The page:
On May 4, 1814, after months of preparations by the Building Committee of St. Paul’s Church and builder Robert Carey Long, Rev. Dr. James Kemp gathered his congregation at the northern end of Charles Street to lay their cornerstone for their new church. In a sermon delivered at St. Paul’s Church in 1878, Revered John Sebastian Bach Hodges commented on the pressing need for a new building in 1814:
The ground upon which the Church stood, we have already remarked, was high, but that occupied by St. Paul Street and by the first five houses which front on Lexington Street counting from the corner of St. Paul had, as early as the beginning of the century, been reduced to the present level. The consequence was caving in of the hill upon which the Church stood, which, about 1811 or ’12, was obliged to be protected by a strong wall the defence proved inadequate, and the consequence was that it was indispensable to build a new Church, hence the erection of the present S. Paul’s, which was consecrated in the year 1817.
On March 23, 1814, four months after the death of Phillip William Otterbein, Francis Asbury spoke before the members of the Baltimore Conference. Otterbein’s biographer Augustus Waldo Drury later recalled that Asbury spoke “by request of the conference and certainly at the hearty desire of the stricken congregation” when he delivered a heartfelt memorial in a packed church on Conway Street.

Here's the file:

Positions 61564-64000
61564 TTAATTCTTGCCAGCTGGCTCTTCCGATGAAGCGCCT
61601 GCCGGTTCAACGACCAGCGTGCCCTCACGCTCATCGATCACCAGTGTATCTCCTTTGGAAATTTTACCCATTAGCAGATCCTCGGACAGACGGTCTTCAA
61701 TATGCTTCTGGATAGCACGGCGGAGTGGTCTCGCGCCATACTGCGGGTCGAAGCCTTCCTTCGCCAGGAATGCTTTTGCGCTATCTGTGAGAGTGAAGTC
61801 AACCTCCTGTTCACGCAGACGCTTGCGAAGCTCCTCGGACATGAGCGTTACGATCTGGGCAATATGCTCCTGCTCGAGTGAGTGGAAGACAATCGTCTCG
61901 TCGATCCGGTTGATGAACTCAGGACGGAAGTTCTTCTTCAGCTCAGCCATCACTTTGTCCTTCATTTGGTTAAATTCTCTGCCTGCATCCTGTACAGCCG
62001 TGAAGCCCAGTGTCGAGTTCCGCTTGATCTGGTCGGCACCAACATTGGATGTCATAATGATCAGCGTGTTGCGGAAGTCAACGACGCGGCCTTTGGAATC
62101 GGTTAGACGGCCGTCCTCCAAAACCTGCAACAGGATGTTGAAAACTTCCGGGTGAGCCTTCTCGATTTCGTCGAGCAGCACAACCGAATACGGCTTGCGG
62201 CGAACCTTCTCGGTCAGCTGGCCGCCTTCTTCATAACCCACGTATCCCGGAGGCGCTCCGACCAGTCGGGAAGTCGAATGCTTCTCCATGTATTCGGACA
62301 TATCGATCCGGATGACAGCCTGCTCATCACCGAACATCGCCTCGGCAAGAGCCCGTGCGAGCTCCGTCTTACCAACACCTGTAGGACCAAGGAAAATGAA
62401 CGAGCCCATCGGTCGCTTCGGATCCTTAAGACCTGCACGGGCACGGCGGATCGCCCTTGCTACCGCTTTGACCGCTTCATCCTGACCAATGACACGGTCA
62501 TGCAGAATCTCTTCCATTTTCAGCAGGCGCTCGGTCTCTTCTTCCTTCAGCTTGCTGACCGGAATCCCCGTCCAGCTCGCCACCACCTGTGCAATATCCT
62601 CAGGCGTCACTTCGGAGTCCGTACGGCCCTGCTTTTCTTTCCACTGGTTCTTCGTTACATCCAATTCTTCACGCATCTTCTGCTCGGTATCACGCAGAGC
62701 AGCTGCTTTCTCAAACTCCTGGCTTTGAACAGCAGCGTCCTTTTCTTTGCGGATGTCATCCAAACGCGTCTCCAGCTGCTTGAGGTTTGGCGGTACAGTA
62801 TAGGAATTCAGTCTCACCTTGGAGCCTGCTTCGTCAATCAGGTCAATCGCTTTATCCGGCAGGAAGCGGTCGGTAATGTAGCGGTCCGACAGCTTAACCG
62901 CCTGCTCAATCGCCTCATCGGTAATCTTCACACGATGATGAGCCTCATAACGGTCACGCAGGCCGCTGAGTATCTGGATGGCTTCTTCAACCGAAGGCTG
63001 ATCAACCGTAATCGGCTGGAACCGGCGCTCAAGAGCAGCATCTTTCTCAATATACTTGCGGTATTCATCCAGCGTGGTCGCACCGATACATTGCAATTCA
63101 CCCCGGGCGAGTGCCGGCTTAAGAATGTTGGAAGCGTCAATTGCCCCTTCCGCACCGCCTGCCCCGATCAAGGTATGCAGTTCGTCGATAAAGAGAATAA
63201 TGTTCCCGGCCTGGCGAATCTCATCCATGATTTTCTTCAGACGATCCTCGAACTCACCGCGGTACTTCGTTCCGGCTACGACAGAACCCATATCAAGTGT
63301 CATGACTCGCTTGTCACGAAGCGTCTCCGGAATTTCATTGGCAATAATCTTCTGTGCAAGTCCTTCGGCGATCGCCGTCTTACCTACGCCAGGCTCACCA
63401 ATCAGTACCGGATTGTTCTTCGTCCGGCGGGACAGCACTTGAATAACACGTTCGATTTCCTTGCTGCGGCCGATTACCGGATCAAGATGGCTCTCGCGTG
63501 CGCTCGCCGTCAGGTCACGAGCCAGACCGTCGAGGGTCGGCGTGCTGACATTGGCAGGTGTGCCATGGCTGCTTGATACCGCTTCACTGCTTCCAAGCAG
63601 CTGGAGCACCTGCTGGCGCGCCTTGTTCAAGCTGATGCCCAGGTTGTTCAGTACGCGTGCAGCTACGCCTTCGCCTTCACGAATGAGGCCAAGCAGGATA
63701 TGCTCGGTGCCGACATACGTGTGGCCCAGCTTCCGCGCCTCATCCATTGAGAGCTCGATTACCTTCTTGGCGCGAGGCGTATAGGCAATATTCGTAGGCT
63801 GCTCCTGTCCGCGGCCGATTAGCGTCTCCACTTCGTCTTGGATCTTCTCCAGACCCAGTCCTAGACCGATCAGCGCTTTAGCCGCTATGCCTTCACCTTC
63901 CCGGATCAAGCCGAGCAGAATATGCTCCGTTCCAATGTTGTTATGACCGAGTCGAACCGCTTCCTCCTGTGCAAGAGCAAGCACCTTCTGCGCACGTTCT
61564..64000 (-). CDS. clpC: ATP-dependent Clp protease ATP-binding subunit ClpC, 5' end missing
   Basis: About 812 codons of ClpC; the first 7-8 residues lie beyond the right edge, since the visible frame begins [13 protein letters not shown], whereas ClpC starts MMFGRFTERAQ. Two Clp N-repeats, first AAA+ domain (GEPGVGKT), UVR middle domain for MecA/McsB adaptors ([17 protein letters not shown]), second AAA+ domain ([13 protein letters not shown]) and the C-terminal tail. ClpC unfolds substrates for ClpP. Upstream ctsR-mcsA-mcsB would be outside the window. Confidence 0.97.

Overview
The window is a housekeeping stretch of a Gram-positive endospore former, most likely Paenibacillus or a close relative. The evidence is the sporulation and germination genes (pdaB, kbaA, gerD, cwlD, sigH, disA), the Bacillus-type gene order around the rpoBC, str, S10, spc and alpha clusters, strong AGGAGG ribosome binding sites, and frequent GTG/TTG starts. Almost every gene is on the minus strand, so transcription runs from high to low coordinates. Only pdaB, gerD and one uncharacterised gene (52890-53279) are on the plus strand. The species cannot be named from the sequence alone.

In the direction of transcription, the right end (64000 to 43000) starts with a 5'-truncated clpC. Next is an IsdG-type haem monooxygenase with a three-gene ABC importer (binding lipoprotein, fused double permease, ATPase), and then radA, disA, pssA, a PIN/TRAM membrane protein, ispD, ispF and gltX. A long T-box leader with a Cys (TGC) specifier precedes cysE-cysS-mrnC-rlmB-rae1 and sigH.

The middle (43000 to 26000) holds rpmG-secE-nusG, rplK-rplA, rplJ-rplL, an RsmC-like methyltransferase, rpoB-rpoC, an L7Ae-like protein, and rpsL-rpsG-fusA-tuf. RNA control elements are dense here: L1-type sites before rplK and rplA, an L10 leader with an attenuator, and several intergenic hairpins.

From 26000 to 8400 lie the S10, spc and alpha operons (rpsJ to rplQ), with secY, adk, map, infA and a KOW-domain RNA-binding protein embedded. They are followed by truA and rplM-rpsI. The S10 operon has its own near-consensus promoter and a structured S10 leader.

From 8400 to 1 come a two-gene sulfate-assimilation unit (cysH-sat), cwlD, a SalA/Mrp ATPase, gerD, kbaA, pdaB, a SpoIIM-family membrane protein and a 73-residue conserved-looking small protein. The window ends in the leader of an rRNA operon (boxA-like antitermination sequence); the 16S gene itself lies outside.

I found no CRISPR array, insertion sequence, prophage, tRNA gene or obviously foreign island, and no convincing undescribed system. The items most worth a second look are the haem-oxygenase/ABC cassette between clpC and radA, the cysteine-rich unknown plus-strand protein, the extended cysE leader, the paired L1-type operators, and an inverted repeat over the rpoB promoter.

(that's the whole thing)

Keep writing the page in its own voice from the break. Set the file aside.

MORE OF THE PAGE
Asbury recorded his personal reflections in his journal that evening:
“By request, I discoursed on the character of the angel of the church of Philadelphia, in allusion to William Otterbein, the holy, the great Otterbein, whose funeral discourse it was intended to be. Solemnity marked the silent meeting in the German church, where were assembled the members of our conference and many of the clergy of the city. Forty years have I known the retiring modesty of this man of God, towering majestic above his fellows, in learning, wisdom, and grace, yet seeking to be known only to God and the people of God.”
Among the many people who had been touched by Otterbein’s religious leadership, present that day was Bishop Christian Newcomer who recorded the scene in his own diary:
“Heard Asbury’s funeral discourse on the late William Otterbein. The church was much too small to contain all who came, among them being Methodists, United Brethren, Lutherans, Presbyterians, and Episcopalians. Bishop McKendree closed the service.”
The memorial must have offered a unique poignancy for Newcomer. He had first met Otterbein on June 3, 1800 at the home of Peter Kemp located a few miles west of Frederick. On October 2, 1813, just weeks before his death, Otterbein laid his hands on Newcomer and made him (along with two others) the first ordained ministers in the United Brethren Church. Otterbein’s remarks to Newcomer before the ceremony that fall highlight the same modesty recalled by Francis Asbury and the knowledge that he was nearing the end of his own life:
“I have always considered myself too unworthy to perform this solemn injunction of the Apostle, but now I perceive the necessity of doing so, before I shall be removed.”
On March 17, 1814, Catholic parishioners in Fell’s Point gathered at St. Patrick’s Church in Fell’s Point to participate in a “Divine Service” led by the Archbishop of Baltimore John Carroll and Reverend Benedict Joseph Fenwick.